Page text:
Considered by many to be one of the most important artistic residences and planned landscapes in the United States, Olana is perhaps the greatest masterpiece of this important American artist. Upon Church’s death in 1900, Olana was inherited by his youngest son Louis, who along with his wife, Sally Good, lived there the remainder of his life. After Sally’s death in 1964, family members were unable to maintain the large property and the contents of the house were to be auctioned, the house razed, and the land sold. Following a two-year effort to save Olana, a group of citizens, with the assistance of the New York State Legislature and then-Governor Nelson Rockefeller, succeeded in raising the requested amount and purchased the property. Olana State Historic Site was opened to the public in 1966.
Church’s design for Olana’s landscape has been at risk since his death in 1900. Beginning in 1901, Louis Church expanded the property, adding nearly 30 acres over the next 20 years. He installed brick aprons outside the house and the stable, altered existing structures and built a garage near the house to accommodate his growing passion for automobiles. He allowed open meadows to grow over, removed the apple orchards, and converted the east lawn to an elaborate, walled flower garden with fountain. When Louis died in 1941, his wife Sally stopped all expenditures on the property and abandoned farming allowing the fields to revert to woodland. She neglected the carriage drives and allowed them to deteriorate to the point that only a person on foot could traverse them. In 1966, New York State added modern roads to provide ease of public access to the house and focused restoration efforts on the main house. They did remove the gardens created by Louis to restore the lawn but other landscape restoration work was put on hold.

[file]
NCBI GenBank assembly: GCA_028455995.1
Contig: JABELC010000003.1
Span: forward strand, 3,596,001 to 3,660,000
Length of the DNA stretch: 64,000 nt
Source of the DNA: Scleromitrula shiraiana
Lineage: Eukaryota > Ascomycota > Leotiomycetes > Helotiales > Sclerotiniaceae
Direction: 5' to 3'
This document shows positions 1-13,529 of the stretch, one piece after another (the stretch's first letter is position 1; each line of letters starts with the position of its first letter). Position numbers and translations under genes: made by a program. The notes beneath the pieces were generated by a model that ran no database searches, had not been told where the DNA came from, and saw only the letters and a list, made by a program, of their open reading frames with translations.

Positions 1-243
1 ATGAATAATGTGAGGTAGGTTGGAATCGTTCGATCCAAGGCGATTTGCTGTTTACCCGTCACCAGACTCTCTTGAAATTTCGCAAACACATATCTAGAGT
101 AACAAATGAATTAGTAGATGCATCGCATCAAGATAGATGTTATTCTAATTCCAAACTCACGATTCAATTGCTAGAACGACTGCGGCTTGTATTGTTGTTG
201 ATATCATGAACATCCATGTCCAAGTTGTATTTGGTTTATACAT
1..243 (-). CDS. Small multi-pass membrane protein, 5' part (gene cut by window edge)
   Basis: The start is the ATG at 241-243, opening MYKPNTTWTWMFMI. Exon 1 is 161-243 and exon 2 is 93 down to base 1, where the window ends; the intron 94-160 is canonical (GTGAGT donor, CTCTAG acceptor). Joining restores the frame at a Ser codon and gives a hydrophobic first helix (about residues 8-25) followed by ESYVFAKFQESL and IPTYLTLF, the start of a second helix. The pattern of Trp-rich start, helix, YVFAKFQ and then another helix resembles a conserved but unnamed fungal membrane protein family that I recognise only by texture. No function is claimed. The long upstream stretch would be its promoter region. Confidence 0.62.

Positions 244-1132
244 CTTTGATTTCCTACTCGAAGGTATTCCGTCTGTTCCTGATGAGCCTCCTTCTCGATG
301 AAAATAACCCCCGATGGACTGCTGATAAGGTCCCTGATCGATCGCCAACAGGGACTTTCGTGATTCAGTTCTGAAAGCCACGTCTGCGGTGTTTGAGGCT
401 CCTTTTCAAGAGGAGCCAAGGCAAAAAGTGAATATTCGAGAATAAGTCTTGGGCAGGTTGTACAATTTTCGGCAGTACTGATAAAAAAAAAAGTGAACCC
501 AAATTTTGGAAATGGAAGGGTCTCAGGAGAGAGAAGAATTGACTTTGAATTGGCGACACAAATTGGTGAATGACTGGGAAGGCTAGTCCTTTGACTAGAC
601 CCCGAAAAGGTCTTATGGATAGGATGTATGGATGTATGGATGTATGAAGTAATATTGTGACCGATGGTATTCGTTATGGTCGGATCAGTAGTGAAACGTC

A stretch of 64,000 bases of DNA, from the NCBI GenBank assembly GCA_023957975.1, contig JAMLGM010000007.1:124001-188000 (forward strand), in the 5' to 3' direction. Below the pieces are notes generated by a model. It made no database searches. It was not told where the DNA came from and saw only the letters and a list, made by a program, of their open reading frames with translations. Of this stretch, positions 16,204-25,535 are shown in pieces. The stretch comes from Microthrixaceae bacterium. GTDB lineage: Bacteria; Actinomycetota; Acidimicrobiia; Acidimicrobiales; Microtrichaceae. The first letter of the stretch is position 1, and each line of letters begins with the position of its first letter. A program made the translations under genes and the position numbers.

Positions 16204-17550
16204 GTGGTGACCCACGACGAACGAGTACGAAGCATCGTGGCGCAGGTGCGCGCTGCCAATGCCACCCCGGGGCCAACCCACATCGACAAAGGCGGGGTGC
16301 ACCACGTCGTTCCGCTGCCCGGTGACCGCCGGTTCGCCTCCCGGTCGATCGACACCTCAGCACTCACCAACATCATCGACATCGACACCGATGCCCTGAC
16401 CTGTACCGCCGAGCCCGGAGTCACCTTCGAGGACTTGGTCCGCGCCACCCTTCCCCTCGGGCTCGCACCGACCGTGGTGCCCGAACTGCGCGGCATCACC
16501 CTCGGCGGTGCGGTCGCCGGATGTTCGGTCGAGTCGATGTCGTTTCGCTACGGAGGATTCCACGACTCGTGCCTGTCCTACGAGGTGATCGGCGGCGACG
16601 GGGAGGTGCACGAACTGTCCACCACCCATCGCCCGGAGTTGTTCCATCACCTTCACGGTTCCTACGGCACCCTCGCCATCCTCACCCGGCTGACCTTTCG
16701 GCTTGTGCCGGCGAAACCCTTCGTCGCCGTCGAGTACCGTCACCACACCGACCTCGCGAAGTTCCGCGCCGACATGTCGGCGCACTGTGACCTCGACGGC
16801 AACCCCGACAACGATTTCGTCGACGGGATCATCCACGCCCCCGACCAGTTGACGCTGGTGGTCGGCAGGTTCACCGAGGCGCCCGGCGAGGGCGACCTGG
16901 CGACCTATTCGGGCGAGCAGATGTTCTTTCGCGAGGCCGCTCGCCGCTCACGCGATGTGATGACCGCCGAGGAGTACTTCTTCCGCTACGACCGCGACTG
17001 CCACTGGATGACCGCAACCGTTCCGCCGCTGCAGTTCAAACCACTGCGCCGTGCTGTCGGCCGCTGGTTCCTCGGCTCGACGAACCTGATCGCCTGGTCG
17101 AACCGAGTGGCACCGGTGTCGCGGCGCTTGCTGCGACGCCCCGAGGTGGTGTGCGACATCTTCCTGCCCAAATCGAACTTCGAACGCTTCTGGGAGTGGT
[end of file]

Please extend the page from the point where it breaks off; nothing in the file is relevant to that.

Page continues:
It was 30 years before a Historic Landscape Report was commissioned and another six years before the Landscape Restoration Plan was published. During this time, The Olana Partnership and the State targeted small landscape projects including some selective clearing to open views, replanting a small portion of the orchard, and burying utilities lines.
Even with these accomplishments, the threat remains. Winter storms litter the property with ice-damaged trees, and staff shortages have hindered clean up efforts (there are only two park workers for over 300 acres and 12 buildings). Furthermore, this reduced staffing has halted regular maintenance work in some areas, allowing invasive plants to take hold in the lake and surrounding areas of the landscape.
The shortage of funds and staff makes the recruitment of an active volunteer corps imperative; volunteers with all levels of experience are welcome. Additionally, advocates are needed to assist in educating the public on the significance of the views created by Church as an aspect of his plan, and to aid in efforts to mitigate modern intrusions into the historic views. Those interested in assisting in advocacy work should visit http://www.olana.org/volunteers-interns/
Olana State Historic Site and The Olana Partnership
5720 Route 9G
Hudson, NY 12534
Avery, Kevin J. Treasures from Olana: Landscapes by Frederic Edwin Church. Cornell University Press, 2005.